How safe are my machines? Part 1

How safe are my machines part 1

Asset Management Expert Paul Wood delves into safety in relation to plant & equipment and how, by maintaining compliance with the applicable regulations, will form a strong foundation upon which to achieve the zero-harm.

With an ever-increasing focus on health and safety across industries where the phrase ‘zero harm’ is becoming ‘the norm’ in the boardroom and often forms part of an organisation’s key business objectives, it means that ensuring the safety of people and plant is more important than ever.

Whilst people and plant are often considered separately, it’s important to remember that plant can have a major impact on health, something which my colleague Morag McWilliam explores in more detail in her recent post HERE.

Without getting into too much legislation, for most businesses this leads to the minimum requirements set out in the Health and Safety at Work Act 1974 (HSAWA) in which Section 2 Clause 2(2a) states the employer’s duty is;

“the provision and maintenance of plant and systems of work that are, so far as is reasonably practicable, safe and without risks to health.”

So, what does this very broad statement mean? Well, under the HSAWA sit a series of more detailed regulations and guidance documents aimed at providing further clarity to enable the employer to comply (note, this may involve exemptions for certain types of equipment e.g., amusement park rides or more industry-specific regulations e.g., nuclear).

A brief synopsis of the most commonly applied regulations is provided in these two-part articles. The first part looks at the regulations applied during Pre-operation. The second part will consider the regulations applicable during operation.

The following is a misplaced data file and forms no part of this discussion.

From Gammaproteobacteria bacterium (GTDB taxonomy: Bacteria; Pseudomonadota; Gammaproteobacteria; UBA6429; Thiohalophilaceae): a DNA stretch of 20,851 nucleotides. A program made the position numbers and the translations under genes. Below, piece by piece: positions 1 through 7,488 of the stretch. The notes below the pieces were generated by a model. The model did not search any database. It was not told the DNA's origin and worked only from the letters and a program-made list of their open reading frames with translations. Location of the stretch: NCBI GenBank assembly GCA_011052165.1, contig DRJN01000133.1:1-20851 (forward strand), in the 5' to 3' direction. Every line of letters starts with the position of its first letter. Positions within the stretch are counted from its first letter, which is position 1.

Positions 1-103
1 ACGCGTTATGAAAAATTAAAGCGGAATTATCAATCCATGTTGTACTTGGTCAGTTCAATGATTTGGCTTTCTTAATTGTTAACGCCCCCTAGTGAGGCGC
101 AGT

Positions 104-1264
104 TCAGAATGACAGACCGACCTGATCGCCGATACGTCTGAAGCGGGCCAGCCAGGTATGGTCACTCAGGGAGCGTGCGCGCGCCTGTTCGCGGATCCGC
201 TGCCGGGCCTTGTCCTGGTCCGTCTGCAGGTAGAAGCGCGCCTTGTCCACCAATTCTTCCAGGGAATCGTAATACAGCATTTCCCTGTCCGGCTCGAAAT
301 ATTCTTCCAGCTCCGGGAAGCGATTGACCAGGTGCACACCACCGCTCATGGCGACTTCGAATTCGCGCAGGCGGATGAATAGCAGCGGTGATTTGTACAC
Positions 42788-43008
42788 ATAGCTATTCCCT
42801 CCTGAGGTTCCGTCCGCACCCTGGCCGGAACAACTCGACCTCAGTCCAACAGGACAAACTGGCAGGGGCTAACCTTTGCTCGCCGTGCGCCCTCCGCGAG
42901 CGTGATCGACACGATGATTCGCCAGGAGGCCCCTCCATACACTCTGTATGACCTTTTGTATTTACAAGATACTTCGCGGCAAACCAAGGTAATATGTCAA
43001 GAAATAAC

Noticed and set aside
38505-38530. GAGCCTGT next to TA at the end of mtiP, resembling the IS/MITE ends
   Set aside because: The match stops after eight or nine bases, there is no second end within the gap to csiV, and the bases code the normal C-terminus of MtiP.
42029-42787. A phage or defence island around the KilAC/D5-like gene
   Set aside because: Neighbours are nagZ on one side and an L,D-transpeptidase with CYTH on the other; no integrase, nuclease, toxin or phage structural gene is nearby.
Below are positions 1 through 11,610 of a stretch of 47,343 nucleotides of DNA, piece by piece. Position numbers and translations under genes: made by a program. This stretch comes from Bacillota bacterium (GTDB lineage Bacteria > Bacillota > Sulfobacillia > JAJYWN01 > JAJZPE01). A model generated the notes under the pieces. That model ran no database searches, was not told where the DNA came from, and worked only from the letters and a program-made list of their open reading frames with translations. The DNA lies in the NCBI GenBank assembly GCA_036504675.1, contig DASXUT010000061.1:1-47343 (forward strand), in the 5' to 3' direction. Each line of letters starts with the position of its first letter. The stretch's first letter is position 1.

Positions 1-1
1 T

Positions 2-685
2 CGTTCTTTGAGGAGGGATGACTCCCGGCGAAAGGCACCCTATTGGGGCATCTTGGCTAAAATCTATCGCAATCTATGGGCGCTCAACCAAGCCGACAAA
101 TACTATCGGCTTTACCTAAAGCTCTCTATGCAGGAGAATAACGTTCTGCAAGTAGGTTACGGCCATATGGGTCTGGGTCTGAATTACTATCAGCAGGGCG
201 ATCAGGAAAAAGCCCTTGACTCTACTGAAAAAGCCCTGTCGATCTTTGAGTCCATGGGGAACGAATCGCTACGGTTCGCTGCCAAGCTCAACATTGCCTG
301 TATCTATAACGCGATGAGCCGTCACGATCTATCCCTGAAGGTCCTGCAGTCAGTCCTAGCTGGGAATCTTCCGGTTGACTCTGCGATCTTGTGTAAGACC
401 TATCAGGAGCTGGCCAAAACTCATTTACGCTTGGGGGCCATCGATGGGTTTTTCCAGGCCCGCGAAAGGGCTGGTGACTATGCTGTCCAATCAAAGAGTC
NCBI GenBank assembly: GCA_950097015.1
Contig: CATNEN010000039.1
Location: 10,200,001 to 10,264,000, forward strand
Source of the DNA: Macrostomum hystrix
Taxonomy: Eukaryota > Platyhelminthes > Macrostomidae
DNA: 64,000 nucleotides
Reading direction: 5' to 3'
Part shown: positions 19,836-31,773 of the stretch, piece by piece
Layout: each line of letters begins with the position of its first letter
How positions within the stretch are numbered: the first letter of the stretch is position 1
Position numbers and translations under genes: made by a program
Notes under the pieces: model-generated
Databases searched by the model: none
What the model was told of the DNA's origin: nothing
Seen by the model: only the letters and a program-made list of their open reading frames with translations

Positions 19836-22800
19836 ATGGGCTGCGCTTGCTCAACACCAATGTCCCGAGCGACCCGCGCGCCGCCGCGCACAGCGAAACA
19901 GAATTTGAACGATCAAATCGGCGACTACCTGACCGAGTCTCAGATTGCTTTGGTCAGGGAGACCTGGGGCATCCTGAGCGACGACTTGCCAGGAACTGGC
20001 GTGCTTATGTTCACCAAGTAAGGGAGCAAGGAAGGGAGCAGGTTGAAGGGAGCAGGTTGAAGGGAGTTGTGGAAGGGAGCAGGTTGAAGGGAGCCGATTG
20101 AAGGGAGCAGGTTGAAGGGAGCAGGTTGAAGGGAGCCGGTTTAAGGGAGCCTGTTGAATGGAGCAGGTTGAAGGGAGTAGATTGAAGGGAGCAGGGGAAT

Supply of Machinery (Safety) Regulations 2008

The Supply of Machinery (Safety) Regulations 2008 requires that most new machinery and other products in scope:

  • are designed and constructed to be safe, meeting all of the relevant essential health and safety requirements (EHSRs) listed in the regulations. This will often mean compliance with applicable UK-designated standards.
  • have a technical file compiled, and made available to the authorities when required, showing how the EHSRs are met
  • have appropriate conformity marking, and are correctly labelled with either the UKCA or CE mark (Click links for more information and details of training)
  • are supplied with comprehensive instructions
  • are accompanied by a Declaration of Conformity or, in the case of partly completed machinery, a Declaration of Incorporation

These regulations apply to Responsible Persons (as defined), particularly manufacturers or their authorised representatives, and others such as:

  • importers of non-compliant equipment
  • distributors who market products under their own name
  • those who substantially modify existing machinery, or machinery and other products in scope before they are put into service
  • those who design and construct machinery for their own use

The regulations mentioned in these two parts are a very brief summary of some of the applicable regulations which may apply in your workplace. Look out for part two coming soon which discusses the regulations which are applicable during operation.

For further details on the above or to discuss how Finch can help support your business in ensuring it is safe and compliant, please get in touch with [email protected].

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